Getting Away with Murder

In the classic 1938 film Boys’ Town, Father Flanagan says, “There's no such thing as a bad boy.” But Father Flanagan never met Billy. Billy is a 12-year-old boy who raped and beat up a bag lady in New York’s Central Park. When Billy was arrested, an investigation revealed that weeks earlier Billy had raped and murdered another bag lady. After serving a short, one-year sentence in an unlocked rehabilitation program, he was immediately involved in another case of rape and beating. It seems some kids never learn. Billy’s story is told in Rita Kramer’s book At a Tender Age. The blind spot in our juvenile justice system, Kramer says, is that it cannot handle youngsters like Billy who are already hardened criminals. The American juvenile justice system was designed for the kids portrayed in Boys’ Town, whose most serious transgression was telling a fib or sneaking a smoke. The juvenile courts were founded at the turn of the century by progressive reformers steeped in the philosophy of Jean-Jacques Rousseau, who taught that children are innocent unless corrupted by society. And if society was the problem, then society was also the solution. Many juvenile justice professionals decided that the way to treat delinquent kids was not with punishment but with therapy. This explains why our juvenile justice system lets kids off for a first or second offense with nothing more than a judge's scolding. It explains why records are sealed, so that kids who murder at age 17 have a clean record by age 18. It explains why kids in detention for serious crimes like aggravated assault are locked up for only a year or two. When they hit 18, they go free, no matter how heinous their crime. The entire system is toothless, and it inspires nothing but contempt in many young offenders. In family court, young thugs who rob and murder will taunt the judge: “You can’t do anything to me, I ain’t 18 yet.” It’s these hardened young criminals who commit most juvenile crimes. A University of Pennsylvania study found that more than 70 percent of serious juvenile crime is committed by only 7 percent of the juvenile population. But our criminal justice system fails to draw a distinction between minor offenders and the 7 percent who are violent, repeat offenders, like 12-year-old Billy who had already raped and killed more than once. These juveniles ought to be sentenced as adults and put behind bars for a good, long time. When Congress returns to Washington in a few weeks, it will work out a crime bill that requires juveniles as young as 13 to be tried as adults if charged with certain violent crimes. This is one part of the omnibus crime bill we should tell our representatives in Congress to support. The state of Colorado has an even better idea: There juveniles are tried as adults but are housed in separate prisons designed just for juveniles. These are measures we ought to press for when Congress comes back to hammer out its omnibus crime bill. Father Flanagan was wrong: There is such a thing as a bad boy. And our juvenile system needs to stop pretending it can be Boys’ Town.     Sixth in a 15-part series on crime.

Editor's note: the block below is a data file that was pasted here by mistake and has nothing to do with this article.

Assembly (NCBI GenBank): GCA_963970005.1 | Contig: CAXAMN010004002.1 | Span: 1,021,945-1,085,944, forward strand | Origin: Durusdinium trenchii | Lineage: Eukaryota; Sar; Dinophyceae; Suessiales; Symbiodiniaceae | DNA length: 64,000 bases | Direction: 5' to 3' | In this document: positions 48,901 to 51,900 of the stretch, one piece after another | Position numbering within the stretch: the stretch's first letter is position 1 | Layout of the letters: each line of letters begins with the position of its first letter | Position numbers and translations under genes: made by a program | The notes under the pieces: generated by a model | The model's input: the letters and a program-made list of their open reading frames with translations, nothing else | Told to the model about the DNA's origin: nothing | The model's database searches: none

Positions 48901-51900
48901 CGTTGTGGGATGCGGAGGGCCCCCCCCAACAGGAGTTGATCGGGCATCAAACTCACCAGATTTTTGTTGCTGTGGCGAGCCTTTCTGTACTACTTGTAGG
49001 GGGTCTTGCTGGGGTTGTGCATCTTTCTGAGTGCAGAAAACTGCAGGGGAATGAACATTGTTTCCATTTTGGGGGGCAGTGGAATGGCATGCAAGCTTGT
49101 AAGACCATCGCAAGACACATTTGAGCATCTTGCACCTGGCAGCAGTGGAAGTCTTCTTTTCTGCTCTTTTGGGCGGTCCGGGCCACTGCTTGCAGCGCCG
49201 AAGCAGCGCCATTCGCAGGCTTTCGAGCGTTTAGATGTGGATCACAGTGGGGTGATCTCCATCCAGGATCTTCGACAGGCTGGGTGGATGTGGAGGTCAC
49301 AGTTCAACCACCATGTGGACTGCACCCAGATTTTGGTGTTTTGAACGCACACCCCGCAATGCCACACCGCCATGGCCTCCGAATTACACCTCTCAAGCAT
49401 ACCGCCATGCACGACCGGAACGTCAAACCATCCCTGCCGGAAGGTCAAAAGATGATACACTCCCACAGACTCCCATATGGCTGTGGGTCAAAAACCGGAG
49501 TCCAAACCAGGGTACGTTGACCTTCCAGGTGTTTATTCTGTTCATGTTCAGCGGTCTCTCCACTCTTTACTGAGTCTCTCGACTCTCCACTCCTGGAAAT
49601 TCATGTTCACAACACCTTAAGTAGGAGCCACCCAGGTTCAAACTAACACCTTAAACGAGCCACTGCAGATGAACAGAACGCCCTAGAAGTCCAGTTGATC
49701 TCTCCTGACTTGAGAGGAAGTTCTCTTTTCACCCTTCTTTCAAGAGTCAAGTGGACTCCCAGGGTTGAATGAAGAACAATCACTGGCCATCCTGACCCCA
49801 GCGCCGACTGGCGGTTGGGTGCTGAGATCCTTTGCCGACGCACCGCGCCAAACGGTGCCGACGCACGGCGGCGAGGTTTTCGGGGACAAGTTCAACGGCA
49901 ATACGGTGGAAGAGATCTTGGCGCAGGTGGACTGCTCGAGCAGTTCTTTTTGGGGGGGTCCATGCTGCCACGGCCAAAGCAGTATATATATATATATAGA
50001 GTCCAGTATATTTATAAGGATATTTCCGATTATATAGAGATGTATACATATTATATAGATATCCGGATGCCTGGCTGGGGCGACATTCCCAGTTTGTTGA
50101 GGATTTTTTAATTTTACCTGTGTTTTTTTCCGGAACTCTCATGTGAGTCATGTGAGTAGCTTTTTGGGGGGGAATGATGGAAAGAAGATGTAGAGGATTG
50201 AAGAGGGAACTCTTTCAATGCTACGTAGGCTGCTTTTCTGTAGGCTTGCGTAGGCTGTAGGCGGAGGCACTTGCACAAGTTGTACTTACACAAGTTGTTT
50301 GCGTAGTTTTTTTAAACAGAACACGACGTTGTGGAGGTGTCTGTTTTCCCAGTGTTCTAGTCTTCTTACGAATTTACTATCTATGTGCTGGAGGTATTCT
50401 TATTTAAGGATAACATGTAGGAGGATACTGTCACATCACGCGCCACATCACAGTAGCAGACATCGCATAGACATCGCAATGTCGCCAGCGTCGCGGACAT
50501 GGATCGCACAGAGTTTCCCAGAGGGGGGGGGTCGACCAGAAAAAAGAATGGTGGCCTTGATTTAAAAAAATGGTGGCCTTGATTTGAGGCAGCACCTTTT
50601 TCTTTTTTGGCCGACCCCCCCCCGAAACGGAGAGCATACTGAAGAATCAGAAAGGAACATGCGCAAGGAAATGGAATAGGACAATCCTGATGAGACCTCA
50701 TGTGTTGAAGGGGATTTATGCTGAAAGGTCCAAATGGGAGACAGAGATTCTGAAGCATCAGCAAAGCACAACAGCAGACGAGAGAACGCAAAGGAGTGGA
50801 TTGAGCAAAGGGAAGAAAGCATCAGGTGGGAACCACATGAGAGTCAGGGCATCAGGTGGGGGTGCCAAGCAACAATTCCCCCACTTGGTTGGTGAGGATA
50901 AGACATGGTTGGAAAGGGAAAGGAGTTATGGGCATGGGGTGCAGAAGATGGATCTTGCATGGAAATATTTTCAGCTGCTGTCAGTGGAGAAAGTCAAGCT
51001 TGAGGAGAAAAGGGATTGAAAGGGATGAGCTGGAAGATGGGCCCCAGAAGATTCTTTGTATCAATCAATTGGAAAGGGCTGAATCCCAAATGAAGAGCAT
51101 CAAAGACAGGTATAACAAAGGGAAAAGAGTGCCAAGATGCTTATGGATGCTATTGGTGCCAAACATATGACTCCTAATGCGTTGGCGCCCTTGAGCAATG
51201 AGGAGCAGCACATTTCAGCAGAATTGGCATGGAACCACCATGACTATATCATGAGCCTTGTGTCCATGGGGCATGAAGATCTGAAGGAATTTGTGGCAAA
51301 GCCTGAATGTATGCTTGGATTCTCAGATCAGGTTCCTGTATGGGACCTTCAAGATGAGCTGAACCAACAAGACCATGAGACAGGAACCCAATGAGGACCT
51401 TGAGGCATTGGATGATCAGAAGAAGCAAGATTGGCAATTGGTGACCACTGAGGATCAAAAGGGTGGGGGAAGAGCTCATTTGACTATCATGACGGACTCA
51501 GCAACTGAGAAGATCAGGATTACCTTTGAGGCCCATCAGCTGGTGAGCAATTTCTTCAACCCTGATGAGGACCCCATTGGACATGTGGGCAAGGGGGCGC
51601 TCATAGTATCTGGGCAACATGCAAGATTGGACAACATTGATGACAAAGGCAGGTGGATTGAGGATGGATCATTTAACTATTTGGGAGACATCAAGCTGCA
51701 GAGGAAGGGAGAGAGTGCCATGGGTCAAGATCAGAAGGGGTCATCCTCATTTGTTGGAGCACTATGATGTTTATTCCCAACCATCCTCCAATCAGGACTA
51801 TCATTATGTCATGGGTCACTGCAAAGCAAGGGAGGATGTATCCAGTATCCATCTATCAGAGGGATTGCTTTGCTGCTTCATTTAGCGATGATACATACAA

Chuck Colson


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